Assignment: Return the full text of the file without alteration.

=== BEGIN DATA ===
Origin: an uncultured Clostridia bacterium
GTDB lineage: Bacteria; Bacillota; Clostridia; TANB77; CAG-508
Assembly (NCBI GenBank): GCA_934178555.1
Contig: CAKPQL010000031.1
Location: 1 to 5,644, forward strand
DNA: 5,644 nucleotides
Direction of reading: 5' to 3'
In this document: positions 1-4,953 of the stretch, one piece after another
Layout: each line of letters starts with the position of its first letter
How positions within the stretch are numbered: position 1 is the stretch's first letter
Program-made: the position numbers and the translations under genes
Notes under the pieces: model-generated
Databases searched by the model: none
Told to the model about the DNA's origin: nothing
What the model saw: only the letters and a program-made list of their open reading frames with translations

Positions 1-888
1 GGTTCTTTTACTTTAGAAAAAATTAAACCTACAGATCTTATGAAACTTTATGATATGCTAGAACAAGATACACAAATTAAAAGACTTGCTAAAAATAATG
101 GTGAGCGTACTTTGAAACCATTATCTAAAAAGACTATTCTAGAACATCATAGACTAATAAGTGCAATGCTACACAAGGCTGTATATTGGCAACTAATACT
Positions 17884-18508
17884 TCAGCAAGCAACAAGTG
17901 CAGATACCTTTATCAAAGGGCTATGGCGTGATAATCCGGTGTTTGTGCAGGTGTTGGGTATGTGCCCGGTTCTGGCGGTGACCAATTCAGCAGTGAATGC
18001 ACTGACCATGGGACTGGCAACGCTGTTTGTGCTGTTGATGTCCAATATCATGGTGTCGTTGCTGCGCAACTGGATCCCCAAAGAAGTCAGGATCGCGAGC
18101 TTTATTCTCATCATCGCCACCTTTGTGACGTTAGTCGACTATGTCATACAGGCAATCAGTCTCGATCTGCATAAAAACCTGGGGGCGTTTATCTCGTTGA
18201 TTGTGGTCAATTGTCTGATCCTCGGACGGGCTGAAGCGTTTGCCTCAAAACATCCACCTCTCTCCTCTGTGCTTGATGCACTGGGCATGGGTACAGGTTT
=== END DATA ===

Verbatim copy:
Origin: an uncultured Clostridia bacterium
GTDB lineage: Bacteria; Bacillota; Clostridia; TANB77; CAG-508
Assembly (NCBI GenBank): GCA_934178555.1
Contig: CAKPQL010000031.1
Location: 1 to 5,644, forward strand
DNA: 5,644 nucleotides
Direction of reading: 5' to 3'
In this document: positions 1-4,953 of the stretch, one piece after another
Layout: each line of letters starts with the position of its first letter
How positions within the stretch are numbered: position 1 is the stretch's first letter
Program-made: the position numbers and the translations under genes
Notes under the pieces: model-generated
Databases searched by the model: none
Told to the model about the DNA's origin: nothing
What the model saw: only the letters and a program-made list of their open reading frames with translations

Positions 1-888
1 GGTTCTTTTACTTTAGAAAAAATTAAACCTACAGATCTTATGAAACTTTATGATATGCTAGAACAAGATACACAAATTAAAAGACTTGCTAAAAATAATG
101 GTGAGCGTACTTTGAAACCATTATCTAAAAAGACTATTCTAGAACATCATAGACTAATAAGTGCAATGCTACACAAGGCTGTATATTGGCAACTAATACT
Positions 17884-18508
17884 TCAGCAAGCAACAAGTG
17901 CAGATACCTTTATCAAAGGGCTATGGCGTGATAATCCGGTGTTTGTGCAGGTGTTGGGTATGTGCCCGGTTCTGGCGGTGACCAATTCAGCAGTGAATGC
18001 ACTGACCATGGGACTGGCAACGCTGTTTGTGCTGTTGATGTCCAATATCATGGTGTCGTTGCTGCGCAACTGGATCCCCAAAGAAGTCAGGATCGCGAGC
18101 TTTATTCTCATCATCGCCACCTTTGTGACGTTAGTCGACTATGTCATACAGGCAATCAGTCTCGATCTGCATAAAAACCTGGGGGCGTTTATCTCGTTGA
18201 TTGTGGTCAATTGTCTGATCCTCGGACGGGCTGAAGCGTTTGCCTCAAAACATCCACCTCTCTCCTCTGTGCTTGATGCACTGGGCATGGGTACAGGTTT